There are several makers listed with the maker’s mark “HH”. To see sugar tongs marked with this mark is quite rare so there are not very many of different dates to assist with attributing them. The possibilities are as follows:

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The first name is probably the most famous, that of Henry Hebert. Henry Hebert registered his first mark in 1734 as a large-worker, with other marks up to 1748. These tongs are dated 1786 at the earliest, which makes it highly unlikely they were made by Henry Hebert, some 52 years after his first mark was registered;

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Henry Hayens registered a mark in 1749 as a large-worker. These tongs would be dated at least 36 years later which is very unlikely. It is also unlikely that a large-worker would be making sugar tongs;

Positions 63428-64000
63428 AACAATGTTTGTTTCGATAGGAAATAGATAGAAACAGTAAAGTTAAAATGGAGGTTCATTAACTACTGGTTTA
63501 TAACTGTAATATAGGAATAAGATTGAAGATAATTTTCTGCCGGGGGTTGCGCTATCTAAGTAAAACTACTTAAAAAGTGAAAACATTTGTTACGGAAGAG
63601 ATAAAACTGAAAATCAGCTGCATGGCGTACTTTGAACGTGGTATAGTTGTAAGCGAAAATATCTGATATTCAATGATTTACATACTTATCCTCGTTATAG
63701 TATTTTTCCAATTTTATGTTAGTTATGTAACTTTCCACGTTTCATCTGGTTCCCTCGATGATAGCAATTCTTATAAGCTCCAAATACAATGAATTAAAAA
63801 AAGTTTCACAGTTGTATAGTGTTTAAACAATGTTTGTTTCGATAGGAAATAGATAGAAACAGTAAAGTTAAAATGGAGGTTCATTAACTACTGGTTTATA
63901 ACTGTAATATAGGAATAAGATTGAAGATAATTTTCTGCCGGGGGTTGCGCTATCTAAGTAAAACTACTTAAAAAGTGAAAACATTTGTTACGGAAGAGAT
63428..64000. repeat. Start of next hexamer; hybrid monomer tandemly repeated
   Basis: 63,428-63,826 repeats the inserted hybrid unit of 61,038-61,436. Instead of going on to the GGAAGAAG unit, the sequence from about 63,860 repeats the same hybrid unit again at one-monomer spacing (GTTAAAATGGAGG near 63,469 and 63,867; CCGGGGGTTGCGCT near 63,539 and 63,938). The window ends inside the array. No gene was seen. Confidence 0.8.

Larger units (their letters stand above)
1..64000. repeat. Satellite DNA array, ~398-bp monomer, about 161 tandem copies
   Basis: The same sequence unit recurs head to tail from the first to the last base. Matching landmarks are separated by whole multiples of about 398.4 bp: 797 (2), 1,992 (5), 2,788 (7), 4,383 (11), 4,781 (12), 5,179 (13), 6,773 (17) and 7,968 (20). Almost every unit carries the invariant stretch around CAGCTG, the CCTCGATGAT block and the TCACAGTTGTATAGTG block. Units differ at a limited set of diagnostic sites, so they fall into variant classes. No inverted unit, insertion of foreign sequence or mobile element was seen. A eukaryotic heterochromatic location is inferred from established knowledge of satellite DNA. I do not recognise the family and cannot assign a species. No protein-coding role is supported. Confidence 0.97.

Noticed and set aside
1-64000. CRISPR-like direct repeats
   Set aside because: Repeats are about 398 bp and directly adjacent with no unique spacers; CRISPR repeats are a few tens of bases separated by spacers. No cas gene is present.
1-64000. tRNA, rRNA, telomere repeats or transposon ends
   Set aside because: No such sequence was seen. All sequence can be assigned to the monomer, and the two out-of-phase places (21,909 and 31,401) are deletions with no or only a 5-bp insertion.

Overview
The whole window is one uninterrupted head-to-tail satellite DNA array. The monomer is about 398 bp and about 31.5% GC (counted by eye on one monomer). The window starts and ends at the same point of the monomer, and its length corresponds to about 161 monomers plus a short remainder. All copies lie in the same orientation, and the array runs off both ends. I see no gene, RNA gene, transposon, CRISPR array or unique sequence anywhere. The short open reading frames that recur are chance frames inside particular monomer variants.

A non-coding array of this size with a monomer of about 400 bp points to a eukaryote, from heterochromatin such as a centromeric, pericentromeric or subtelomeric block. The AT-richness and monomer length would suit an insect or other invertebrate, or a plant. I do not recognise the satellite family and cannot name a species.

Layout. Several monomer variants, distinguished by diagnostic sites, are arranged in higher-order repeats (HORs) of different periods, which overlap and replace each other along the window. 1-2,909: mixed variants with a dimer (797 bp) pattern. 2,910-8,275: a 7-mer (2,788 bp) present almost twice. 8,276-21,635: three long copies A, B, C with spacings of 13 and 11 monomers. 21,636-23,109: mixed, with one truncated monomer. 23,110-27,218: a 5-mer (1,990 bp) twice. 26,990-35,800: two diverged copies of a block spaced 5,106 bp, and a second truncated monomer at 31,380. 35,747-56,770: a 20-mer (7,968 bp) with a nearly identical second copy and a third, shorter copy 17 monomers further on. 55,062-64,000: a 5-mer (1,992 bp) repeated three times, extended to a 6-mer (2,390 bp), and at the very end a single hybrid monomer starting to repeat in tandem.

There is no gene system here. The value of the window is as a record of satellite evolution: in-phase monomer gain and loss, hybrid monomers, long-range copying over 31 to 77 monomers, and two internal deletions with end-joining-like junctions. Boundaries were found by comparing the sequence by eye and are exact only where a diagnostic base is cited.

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Henry Hobdell was a small-worker who registered his first mark in 1767. This makes him a strong contender for making sugar tongs around 1786 – 1790;

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The final possibility is Henry Hall. He registered his first mark in July 1788. What makes Henry Hall interesting is that there is a Henry Hall recorded as having been an apprentice to John Lambe, who was renowned for making sugar tongs, among other things. This therefore makes Henry Hall the most likely maker of these tongs.

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